It’s tempting to read political commentary into a scene in Fear the Walking Dead’s second episode, “So Close Yet So Far,” in which anti-police brutality protesters shout down cops and an unarmed black homeless man lays dead on the ground in the middle of downtown Los Angeles.
But dissecting issues as timely and polarizing as institutional racism and police brutality isn’t really Walking Dead house style. The chaotic setting in this case is just that—a tension-filled background for the episode’s A-Plot to unfold. A divorced mom and dad frantically search for their teenage son, then flee the whole scene together—just as shots ring out and officers in riot gear march in.
Still, the scene provides fascinating insight into this brand-new, still-developing show’s worldview—or lack of one, depending on how you take it.
On the surface, the script seems to side with the protesters, giving a black man the opportunity to school a policeman on First Amendment rights after the cop threatens to send Chris to jail for recording the incident. And Chris, our normally quiet and sulky point of entry into the scene, is wildly passionate about his role as documentarian: “The people, we’re taking action! This is important, Dad!” he yells to Travis, who replies exasperatedly, “Yeah, yeah, I get it.”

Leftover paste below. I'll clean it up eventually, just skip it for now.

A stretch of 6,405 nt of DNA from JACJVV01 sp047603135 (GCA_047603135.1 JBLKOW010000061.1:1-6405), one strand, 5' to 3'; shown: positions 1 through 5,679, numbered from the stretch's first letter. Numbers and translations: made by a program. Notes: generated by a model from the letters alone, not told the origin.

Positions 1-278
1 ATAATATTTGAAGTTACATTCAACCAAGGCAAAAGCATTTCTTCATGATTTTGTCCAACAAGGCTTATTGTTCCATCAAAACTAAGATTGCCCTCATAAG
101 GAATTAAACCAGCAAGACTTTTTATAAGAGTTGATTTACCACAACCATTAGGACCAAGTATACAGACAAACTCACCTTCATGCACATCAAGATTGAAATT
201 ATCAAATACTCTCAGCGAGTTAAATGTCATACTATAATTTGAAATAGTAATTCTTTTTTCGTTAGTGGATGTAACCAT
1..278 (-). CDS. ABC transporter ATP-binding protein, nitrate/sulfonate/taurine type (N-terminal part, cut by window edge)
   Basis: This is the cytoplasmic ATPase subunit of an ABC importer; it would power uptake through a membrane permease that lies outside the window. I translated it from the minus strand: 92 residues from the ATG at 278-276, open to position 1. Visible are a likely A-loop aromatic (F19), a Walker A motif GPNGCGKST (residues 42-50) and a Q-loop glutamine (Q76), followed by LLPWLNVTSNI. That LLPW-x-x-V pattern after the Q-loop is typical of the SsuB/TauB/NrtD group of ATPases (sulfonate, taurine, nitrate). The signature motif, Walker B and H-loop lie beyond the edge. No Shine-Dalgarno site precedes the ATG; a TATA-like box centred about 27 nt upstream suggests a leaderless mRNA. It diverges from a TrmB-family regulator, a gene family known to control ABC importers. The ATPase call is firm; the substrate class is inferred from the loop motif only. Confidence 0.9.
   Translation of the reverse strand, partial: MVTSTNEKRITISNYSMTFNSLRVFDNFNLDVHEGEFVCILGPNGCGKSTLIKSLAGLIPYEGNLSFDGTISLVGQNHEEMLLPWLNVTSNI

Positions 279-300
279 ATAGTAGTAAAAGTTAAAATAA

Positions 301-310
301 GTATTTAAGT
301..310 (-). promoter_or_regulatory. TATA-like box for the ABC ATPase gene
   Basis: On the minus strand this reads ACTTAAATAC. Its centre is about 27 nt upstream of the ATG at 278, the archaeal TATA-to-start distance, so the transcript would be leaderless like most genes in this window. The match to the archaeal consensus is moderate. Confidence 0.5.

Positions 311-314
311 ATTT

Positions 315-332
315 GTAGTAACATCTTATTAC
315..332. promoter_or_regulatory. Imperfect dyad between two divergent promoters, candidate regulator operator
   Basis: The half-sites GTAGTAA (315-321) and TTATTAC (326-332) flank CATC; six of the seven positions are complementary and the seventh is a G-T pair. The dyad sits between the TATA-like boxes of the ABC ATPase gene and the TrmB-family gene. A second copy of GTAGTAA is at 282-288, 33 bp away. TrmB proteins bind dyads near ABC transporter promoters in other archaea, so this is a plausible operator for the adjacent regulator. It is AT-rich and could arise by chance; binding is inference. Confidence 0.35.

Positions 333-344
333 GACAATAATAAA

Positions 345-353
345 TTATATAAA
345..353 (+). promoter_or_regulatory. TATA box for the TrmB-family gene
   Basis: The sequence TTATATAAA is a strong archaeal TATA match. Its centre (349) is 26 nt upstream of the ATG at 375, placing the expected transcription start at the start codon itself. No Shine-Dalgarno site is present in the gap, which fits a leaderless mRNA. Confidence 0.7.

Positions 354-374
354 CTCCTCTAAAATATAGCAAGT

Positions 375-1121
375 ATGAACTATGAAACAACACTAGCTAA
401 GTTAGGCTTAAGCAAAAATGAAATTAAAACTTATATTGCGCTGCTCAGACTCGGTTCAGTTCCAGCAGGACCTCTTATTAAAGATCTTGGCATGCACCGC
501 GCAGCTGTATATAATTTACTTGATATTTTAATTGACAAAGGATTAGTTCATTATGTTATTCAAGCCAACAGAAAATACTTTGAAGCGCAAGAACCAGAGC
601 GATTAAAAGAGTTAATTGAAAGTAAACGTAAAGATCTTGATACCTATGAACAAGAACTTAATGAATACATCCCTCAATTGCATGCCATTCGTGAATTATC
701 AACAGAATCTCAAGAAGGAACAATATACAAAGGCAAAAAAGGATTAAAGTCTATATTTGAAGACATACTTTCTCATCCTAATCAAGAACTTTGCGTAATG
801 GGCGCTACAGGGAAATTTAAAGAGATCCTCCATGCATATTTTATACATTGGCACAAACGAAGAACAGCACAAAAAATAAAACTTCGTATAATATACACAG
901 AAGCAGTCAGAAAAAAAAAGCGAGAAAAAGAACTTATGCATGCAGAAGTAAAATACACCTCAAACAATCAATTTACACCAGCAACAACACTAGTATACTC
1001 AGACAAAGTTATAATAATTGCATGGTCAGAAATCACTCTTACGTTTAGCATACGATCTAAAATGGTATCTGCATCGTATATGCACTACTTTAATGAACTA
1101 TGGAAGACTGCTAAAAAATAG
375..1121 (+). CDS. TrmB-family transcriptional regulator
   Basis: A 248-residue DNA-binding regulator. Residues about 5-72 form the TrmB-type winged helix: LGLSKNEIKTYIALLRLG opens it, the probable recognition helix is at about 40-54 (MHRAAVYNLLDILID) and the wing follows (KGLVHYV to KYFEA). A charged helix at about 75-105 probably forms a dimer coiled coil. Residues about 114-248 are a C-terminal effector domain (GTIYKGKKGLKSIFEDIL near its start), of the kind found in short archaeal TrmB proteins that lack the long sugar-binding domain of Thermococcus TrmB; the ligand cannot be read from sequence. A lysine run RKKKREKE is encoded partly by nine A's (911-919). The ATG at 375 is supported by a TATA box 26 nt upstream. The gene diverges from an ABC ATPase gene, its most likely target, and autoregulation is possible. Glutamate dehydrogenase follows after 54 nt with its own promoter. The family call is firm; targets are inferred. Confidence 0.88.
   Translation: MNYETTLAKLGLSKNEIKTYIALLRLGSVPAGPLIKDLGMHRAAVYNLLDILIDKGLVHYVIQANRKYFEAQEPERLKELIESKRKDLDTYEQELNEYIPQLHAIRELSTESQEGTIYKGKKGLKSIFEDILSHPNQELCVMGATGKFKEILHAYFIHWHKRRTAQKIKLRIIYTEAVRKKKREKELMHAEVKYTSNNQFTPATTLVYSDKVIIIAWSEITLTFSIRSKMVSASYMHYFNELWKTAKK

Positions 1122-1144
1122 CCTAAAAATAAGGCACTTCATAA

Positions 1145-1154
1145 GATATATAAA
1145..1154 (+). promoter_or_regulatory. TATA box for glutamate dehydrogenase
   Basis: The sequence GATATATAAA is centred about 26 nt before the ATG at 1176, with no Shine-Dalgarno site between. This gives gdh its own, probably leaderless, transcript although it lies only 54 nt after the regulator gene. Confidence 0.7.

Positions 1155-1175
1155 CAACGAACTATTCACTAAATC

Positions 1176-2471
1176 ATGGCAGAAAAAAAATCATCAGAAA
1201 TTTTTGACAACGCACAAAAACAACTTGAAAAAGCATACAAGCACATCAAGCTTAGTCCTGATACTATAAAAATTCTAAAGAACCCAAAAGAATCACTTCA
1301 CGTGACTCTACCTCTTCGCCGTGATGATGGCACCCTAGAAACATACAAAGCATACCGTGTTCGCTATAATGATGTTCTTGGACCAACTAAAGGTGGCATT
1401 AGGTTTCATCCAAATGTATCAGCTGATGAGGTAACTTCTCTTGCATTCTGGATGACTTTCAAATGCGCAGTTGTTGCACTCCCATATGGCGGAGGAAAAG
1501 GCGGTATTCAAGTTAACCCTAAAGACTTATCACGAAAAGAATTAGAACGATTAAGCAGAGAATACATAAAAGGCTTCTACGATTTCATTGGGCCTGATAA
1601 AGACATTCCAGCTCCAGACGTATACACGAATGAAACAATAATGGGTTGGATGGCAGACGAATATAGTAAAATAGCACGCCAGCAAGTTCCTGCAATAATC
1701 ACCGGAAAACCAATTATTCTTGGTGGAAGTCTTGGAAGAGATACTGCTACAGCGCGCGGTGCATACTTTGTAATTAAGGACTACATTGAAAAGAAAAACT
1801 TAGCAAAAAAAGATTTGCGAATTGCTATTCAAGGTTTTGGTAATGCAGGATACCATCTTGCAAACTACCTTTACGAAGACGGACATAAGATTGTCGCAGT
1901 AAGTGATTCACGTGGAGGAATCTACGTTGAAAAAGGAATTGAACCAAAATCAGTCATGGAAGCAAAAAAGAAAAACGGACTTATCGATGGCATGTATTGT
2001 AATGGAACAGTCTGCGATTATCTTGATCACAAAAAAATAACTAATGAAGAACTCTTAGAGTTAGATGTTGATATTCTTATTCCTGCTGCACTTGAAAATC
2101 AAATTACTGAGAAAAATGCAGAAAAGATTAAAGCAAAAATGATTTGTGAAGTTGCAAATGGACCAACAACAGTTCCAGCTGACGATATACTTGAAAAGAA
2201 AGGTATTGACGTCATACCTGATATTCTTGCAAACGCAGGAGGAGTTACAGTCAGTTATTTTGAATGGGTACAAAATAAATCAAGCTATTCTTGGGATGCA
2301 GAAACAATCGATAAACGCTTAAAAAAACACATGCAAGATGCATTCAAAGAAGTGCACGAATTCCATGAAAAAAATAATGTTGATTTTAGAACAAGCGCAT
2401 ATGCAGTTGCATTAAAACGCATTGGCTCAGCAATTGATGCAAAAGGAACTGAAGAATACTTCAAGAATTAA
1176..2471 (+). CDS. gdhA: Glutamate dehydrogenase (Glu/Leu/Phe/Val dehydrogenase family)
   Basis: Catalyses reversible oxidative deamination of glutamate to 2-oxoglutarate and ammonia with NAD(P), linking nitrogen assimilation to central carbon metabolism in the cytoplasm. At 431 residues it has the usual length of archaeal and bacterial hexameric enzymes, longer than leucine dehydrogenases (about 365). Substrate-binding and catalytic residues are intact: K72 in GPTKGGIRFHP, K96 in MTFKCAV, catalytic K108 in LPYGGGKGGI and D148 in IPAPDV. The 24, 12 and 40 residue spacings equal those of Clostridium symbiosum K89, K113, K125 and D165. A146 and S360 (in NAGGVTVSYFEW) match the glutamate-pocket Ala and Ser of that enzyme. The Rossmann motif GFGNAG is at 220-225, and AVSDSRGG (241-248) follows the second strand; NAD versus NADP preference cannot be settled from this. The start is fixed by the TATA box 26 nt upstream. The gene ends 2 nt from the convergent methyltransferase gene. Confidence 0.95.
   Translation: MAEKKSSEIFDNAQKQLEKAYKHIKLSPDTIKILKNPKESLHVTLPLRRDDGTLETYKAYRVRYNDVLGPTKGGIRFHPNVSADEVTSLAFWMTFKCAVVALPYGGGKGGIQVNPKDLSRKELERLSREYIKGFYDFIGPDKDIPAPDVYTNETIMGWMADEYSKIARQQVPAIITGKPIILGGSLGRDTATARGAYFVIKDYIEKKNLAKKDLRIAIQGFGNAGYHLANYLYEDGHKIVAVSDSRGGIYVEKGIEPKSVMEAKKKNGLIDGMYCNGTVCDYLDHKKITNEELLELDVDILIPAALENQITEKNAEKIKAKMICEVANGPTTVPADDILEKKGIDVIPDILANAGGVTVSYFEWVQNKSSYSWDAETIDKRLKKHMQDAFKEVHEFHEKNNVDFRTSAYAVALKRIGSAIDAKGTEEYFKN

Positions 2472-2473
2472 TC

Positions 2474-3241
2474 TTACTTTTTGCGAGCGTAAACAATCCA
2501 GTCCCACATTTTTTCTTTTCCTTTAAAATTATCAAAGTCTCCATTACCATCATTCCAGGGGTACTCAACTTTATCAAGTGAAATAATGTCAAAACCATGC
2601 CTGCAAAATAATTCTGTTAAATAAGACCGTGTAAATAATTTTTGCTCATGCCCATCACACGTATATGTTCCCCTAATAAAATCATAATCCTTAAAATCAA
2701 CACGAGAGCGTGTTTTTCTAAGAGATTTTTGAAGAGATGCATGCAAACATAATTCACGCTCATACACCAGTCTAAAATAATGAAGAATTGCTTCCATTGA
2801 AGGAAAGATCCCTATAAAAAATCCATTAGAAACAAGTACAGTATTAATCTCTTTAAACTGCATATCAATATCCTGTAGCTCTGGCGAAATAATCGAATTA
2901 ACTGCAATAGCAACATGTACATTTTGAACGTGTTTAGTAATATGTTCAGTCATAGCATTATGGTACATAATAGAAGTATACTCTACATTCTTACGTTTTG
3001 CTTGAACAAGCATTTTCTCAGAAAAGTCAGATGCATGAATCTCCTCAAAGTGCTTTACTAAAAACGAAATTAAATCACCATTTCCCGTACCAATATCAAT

But the scene also seems to discourage comparisons with real-life activist movements like Black Lives Matter. The camera avoids white officers in direct confrontations with people of color; instead of protest chants like “hands up, don’t shoot,” we hear something more generic: “hell no, we won’t go.”
Most crucially, the audience knows from the get-go that these protesters, for all their righteous, social justice-minded rhetoric, are completely wrong. The dead man under the white sheet wasn’t a victim of police brutality; he was a walking corpse who already dealt one man a death sentence by biting his arm. Protesters condemning police for firing 20 bullets into the zombie end up looking silly at best—and reactionary and oblivious at worst.
(Even if the show had made a stronger connection to Black Lives Matter, there would still be the incongruous little fact that nearly every named black character has, somehow, already been killed off. R.I.P. drug dealer Calvin, high school principal Artie, and Alicia’s love-struck boyfriend, Matt.)